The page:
(a) An integral ecology, says Pope Francis, “is also made up of simple daily gestures which break with the logic of violence, exploitation and selfishness”, and cites Saint Thérèse of Lisieux’s invitation to practise “the little way of love” — not missing out on a kind word, a smile, or any gesture which sows peace and friendship. Can you help with ideas or resources for developing the “little way”?
(b) It also involves political and civic engagement: “social love moves us to devise larger strategies to halt environmental degradation”. What organizations or bodies putting pressure on governments do I need to consider supporting? What organizations best reflect the “integral ecology” Pope Francis is calling for (i.e. that avoid population control policies or support for abortion, and call for action on reducing fossil fuels etc.)? What projects or bodies do you recommend for getting informed, and/or that we should back with our time and money?
(c) Society is also enriched, says Pope Francis, by community actions that seek to protect or enhance public spaces — a fountain or square, or places that enable relationships to develop. Can you give examples from your village, town or city of such initiatives — and if you’re involved in one, tell us how it helps you.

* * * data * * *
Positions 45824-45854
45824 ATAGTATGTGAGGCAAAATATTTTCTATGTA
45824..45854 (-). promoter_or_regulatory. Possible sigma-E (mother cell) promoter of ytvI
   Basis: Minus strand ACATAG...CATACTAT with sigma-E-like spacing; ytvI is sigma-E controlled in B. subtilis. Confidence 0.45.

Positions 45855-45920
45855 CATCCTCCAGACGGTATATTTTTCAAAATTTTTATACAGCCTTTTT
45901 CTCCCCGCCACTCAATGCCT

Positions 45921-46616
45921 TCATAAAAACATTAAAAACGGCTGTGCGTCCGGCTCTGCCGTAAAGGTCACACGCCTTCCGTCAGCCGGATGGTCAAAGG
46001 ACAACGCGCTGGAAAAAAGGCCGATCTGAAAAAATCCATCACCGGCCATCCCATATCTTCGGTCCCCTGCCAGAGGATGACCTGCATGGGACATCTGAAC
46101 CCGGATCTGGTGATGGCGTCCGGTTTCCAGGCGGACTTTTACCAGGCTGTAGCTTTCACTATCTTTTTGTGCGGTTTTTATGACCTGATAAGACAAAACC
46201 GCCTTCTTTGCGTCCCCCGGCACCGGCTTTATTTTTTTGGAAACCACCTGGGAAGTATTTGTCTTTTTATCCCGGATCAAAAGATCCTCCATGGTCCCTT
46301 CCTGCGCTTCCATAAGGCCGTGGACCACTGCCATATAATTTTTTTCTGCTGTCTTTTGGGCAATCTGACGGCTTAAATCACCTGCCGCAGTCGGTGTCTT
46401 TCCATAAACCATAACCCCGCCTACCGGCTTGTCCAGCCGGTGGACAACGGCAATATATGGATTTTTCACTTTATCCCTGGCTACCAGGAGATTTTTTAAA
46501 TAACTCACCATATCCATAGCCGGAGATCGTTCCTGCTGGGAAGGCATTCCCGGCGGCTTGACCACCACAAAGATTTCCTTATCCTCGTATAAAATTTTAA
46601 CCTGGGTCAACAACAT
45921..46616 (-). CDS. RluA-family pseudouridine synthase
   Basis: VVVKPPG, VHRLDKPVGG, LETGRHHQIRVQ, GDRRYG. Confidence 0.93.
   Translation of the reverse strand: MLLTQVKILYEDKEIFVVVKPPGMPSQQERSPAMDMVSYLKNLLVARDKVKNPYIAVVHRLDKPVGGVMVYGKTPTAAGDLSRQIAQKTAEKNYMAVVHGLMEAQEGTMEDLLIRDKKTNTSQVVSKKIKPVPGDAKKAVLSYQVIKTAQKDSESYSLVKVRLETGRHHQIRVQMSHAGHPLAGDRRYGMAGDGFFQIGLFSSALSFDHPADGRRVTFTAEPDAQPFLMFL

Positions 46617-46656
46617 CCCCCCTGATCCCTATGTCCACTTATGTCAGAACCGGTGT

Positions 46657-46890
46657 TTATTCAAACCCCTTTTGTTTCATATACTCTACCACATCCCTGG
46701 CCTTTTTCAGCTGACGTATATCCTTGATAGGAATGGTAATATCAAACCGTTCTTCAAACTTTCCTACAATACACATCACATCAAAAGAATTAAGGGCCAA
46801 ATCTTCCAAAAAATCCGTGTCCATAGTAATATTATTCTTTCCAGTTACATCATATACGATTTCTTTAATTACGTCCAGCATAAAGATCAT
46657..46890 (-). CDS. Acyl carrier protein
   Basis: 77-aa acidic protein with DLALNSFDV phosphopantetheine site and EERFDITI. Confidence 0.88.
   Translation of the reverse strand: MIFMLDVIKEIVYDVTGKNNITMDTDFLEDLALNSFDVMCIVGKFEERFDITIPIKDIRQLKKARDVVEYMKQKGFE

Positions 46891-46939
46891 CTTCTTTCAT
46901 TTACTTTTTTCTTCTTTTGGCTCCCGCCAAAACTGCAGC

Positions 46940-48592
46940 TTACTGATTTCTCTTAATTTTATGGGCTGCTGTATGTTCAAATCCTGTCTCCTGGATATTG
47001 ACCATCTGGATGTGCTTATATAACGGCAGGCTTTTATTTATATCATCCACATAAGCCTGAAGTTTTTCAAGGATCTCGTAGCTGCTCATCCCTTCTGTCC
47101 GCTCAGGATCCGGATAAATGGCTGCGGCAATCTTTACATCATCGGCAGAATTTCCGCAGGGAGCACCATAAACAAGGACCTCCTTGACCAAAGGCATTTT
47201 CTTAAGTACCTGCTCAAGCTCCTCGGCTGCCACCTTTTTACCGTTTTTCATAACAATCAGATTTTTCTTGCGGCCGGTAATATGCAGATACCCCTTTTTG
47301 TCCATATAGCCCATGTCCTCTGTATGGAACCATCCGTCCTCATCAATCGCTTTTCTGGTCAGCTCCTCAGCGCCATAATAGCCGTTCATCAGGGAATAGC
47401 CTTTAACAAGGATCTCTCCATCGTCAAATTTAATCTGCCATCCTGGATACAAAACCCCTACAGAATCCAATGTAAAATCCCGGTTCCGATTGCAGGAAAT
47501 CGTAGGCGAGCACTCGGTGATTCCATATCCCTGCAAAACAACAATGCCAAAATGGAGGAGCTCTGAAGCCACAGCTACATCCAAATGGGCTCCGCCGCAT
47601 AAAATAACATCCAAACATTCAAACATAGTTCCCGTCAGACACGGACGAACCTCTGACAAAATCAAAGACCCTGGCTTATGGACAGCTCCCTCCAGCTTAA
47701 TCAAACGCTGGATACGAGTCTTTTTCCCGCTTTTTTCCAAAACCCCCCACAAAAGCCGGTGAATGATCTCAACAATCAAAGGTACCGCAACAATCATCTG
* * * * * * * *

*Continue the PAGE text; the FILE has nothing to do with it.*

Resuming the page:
- Sacramental Signs and the Celebration of Rest, the Trinity, etc. (233-246)
(a) The final section is a call to contemplation. “The universe unfolds in God, who fills it completely”, Pope Francis writes. “Hence, there is a mystical meaning to be found in a leaf, in a mountain trail, in a dewdrop, in a poor person’s face.” Do you know of poetry, literature or photography that can help us develop that consciousness?
(b) Pope Francis calls for the contemplation of the Eucharist as “a source of light and motivation for our concerns for the environment, directing us to be stewards of all creation.” Sunday is a day for healing of our relationships with God, each other, and the earth. He also says it is vital to include in our work “a dimension of receptivity and gratuity, which is quite different from mere inactivity”. What does he mean, and can you give examples?
(c) The remaining sections of the chapter ask us to develop a contemplative awareness of the web of relationships in the world, notably the Trinitarian structure which St Francis of Assisi saw in every creature: “Creatures tend towards God, and in turn it is proper to every loving being to tend towards other things, so that throughout the universe we can find any number of constant and secretly interwoven relationships.” How can we develop that awareness? Are there prayers or mediations that enable us to do this?
Thank you for any ideas or suggestions you have to help the Church respond to the invitation of Laudato Si’. Email ideas or responses to [email protected]